Set into motion by an inexplicable, traumatic and violent real-life event, Rachel Nagelberg’s brilliant first novel begins at the limits of contemporary art, as it attempts to reflect the ungraspable present. Female and philosophical, emotion flows through the book across a dense and familiarly incomprehensible web of information, from satellite selfies to awkward sex to internet beheadings and shamanic tourism in the third world. Nagelberg’s engrossing narration is littered with stunning perception: We look into the distance to be able to see what’s right in front of us. She writes without affect, and with unselfconscious acuity. That is, she writes really well.
— CHRIS KRAUS, author of I Love Dick
Nagelberg has a true gift, able to write gorgeously on the line level with unctuous images. And simultaneously, there’s a readable page-turner here. Most of us are lucky to do one of those, which is a testament to the singular talent. This book cascades beauty and meaning and truth.
— JOSHUA MOHR, author of All This Life and Termite Parade
The Fifth Wall crackles with braininess and sex. It’s hallucinatory and interactive and funny and sad and it has something incandescent to show you. Careful, you might get scorched. Come, take a look.
— STEPHEN BEACHY, author of The Whistling Song and Distortion

Excerpts of The Fifth Wall are published in 3:Am Magazine and The Brooklyn Rail.

NOW YOU CAN purchase the fifth wall from skylight books, amazon.com, David R. Godine, Publisher, or the distributer of your choice.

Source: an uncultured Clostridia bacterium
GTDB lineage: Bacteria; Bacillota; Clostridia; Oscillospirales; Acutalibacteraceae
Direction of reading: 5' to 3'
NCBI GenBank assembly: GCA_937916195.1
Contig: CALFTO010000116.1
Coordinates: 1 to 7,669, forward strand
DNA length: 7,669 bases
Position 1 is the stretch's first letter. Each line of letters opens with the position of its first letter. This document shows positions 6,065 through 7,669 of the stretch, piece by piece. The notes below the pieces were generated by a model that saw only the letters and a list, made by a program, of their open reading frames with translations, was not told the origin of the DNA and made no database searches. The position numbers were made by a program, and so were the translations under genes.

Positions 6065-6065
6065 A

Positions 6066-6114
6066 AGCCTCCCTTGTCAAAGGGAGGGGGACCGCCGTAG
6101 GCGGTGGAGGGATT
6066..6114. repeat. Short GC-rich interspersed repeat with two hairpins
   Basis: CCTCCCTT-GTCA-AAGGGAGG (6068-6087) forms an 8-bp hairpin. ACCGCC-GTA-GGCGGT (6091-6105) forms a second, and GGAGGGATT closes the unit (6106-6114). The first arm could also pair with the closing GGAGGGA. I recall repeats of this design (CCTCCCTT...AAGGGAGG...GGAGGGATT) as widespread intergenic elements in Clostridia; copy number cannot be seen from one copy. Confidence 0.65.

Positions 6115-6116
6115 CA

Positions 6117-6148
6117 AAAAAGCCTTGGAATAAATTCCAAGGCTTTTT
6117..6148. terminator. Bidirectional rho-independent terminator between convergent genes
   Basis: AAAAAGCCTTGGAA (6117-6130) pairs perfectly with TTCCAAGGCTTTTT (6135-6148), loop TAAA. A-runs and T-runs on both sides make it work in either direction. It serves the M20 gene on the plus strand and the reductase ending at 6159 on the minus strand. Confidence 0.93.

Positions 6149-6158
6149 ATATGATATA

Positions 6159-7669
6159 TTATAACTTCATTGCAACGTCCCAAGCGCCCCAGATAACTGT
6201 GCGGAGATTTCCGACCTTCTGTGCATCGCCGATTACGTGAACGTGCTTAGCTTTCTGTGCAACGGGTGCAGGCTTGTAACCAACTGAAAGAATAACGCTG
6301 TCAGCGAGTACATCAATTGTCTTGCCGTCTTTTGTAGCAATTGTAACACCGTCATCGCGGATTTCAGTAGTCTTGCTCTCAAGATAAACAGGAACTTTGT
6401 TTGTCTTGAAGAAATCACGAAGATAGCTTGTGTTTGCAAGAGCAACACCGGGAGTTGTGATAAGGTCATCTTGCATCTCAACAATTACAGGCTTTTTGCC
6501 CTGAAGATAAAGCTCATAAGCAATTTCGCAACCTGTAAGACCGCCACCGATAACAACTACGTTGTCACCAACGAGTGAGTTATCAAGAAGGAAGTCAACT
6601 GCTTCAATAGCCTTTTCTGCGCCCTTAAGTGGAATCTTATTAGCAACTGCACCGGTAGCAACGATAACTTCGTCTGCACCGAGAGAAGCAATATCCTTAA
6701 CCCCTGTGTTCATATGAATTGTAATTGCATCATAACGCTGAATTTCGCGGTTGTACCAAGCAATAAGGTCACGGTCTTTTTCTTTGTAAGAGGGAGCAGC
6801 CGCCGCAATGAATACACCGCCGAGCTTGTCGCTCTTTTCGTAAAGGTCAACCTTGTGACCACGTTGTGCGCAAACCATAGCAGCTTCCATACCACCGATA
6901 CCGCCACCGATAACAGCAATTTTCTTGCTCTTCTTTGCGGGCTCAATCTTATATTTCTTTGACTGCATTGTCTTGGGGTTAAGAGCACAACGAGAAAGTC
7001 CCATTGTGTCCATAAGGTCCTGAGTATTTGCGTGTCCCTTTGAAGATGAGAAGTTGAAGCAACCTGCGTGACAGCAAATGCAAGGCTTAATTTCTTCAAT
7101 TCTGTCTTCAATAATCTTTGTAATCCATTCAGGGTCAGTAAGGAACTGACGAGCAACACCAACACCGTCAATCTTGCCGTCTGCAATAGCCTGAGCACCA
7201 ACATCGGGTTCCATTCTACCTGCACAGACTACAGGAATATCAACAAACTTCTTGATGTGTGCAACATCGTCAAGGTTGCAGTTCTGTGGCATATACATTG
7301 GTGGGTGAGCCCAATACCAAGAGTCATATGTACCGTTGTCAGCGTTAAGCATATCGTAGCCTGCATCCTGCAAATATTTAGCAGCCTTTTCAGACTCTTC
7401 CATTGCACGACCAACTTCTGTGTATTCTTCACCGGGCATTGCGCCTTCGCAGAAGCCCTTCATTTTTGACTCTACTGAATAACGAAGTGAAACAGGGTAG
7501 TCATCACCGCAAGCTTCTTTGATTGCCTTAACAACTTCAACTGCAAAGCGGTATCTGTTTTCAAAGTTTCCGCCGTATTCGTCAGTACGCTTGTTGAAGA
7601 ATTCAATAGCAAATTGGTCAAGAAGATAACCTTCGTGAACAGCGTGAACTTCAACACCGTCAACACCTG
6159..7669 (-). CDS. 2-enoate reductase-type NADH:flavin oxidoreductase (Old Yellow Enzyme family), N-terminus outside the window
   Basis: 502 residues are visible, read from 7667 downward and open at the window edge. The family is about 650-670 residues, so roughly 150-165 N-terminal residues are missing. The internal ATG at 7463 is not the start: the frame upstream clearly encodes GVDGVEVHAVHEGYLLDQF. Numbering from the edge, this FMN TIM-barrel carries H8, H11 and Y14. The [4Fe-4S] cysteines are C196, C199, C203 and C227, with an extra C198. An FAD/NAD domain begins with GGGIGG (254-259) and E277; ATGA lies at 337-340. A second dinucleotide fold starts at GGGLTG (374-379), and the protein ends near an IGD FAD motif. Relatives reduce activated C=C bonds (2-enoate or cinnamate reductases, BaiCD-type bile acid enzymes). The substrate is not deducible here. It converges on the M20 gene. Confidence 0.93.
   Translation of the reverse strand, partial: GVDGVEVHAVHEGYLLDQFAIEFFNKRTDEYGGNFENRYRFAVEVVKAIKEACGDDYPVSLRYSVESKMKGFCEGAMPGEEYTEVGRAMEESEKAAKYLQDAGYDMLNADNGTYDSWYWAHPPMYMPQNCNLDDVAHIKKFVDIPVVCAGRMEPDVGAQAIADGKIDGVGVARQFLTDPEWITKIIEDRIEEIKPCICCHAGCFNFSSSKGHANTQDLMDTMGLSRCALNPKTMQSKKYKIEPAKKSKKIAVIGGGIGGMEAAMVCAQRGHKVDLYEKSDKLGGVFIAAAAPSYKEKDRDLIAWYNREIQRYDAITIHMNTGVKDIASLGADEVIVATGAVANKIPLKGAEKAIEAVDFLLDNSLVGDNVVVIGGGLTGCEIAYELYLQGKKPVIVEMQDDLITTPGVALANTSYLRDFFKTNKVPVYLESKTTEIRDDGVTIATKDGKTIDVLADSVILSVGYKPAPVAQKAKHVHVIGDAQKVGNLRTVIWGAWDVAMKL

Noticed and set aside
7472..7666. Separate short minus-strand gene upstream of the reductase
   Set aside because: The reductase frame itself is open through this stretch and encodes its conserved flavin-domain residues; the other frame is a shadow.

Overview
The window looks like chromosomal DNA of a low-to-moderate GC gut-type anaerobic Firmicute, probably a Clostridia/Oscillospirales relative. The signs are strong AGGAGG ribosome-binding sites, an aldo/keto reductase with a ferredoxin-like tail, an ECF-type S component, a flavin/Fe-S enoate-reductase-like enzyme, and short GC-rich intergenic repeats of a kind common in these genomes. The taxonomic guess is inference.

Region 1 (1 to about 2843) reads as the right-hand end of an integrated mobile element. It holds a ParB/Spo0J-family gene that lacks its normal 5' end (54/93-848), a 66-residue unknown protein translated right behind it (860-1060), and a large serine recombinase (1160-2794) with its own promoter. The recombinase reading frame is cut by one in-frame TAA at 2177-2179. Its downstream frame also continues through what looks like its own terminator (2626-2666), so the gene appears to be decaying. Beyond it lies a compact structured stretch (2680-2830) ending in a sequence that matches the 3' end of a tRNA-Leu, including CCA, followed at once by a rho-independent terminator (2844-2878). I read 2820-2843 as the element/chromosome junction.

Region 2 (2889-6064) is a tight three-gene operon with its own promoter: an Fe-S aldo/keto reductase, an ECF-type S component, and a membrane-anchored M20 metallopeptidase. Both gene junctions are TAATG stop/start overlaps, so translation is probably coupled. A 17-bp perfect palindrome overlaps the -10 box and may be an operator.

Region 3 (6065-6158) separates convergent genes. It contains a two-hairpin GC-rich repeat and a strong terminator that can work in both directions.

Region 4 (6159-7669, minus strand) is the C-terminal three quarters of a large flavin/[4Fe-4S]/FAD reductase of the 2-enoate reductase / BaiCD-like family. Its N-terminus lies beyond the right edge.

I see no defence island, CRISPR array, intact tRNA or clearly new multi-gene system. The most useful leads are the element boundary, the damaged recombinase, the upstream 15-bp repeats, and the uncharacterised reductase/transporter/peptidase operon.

In this daring debut novel following in the hallowed footsteps of Black Sparrow titans Charles Bukowski and Lucia Berlin, Rachel Nagelberg, a true literary pioneer, explores the frail line between the human impulse to control everything and the futility of excessive effort to do so. When Nagelberg's protagonist, Sheila, heeds a mysterious urge to return to her family home in Berkeley, CA, she arrives at the exact moment of her mother's suicide. Faced with her own self destructive tendencies, Sheila copes by filming 24/7 while workers deconstruct the site of the suicide, her childhood home. She begins experiencing more and more frequent blackouts, finds herself hunting a robot drone through the San Francisco MoMA with a baseball bat, and resumes a violent affair with her college professor. Combining the emotional depth of Eileen Myles with a plot worthy of a David Lynch film, this readable, literary, and thought-provoking work is for anyone who questions the status quo.